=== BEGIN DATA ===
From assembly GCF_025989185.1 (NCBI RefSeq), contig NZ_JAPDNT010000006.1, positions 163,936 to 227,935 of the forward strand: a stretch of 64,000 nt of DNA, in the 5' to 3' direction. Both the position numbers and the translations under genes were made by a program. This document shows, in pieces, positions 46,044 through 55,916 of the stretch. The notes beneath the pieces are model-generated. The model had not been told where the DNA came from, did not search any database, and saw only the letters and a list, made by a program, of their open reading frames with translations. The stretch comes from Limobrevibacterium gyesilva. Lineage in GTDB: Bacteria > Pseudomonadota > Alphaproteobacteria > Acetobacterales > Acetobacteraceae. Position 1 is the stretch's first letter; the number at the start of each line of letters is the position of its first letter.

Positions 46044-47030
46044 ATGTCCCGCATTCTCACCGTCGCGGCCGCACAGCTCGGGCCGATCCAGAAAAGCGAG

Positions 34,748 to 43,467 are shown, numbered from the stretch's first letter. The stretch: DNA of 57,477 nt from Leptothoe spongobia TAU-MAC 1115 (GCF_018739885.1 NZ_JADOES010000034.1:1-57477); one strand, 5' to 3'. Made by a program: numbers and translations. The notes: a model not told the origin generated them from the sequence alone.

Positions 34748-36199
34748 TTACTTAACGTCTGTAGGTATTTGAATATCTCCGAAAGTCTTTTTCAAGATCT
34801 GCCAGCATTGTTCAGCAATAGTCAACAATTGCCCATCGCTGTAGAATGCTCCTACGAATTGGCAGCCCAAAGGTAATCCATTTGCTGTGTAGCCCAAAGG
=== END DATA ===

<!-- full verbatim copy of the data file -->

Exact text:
From assembly GCF_025989185.1 (NCBI RefSeq), contig NZ_JAPDNT010000006.1, positions 163,936 to 227,935 of the forward strand: a stretch of 64,000 nt of DNA, in the 5' to 3' direction. Both the position numbers and the translations under genes were made by a program. This document shows, in pieces, positions 46,044 through 55,916 of the stretch. The notes beneath the pieces are model-generated. The model had not been told where the DNA came from, did not search any database, and saw only the letters and a list, made by a program, of their open reading frames with translations. The stretch comes from Limobrevibacterium gyesilva. Lineage in GTDB: Bacteria > Pseudomonadota > Alphaproteobacteria > Acetobacterales > Acetobacteraceae. Position 1 is the stretch's first letter; the number at the start of each line of letters is the position of its first letter.

Positions 46044-47030
46044 ATGTCCCGCATTCTCACCGTCGCGGCCGCACAGCTCGGGCCGATCCAGAAAAGCGAG

Positions 34,748 to 43,467 are shown, numbered from the stretch's first letter. The stretch: DNA of 57,477 nt from Leptothoe spongobia TAU-MAC 1115 (GCF_018739885.1 NZ_JADOES010000034.1:1-57477); one strand, 5' to 3'. Made by a program: numbers and translations. The notes: a model not told the origin generated them from the sequence alone.

Positions 34748-36199
34748 TTACTTAACGTCTGTAGGTATTTGAATATCTCCGAAAGTCTTTTTCAAGATCT
34801 GCCAGCATTGTTCAGCAATAGTCAACAATTGCCCATCGCTGTAGAATGCTCCTACGAATTGGCAGCCCAAAGGTAATCCATTTGCTGTGTAGCCCAAAGG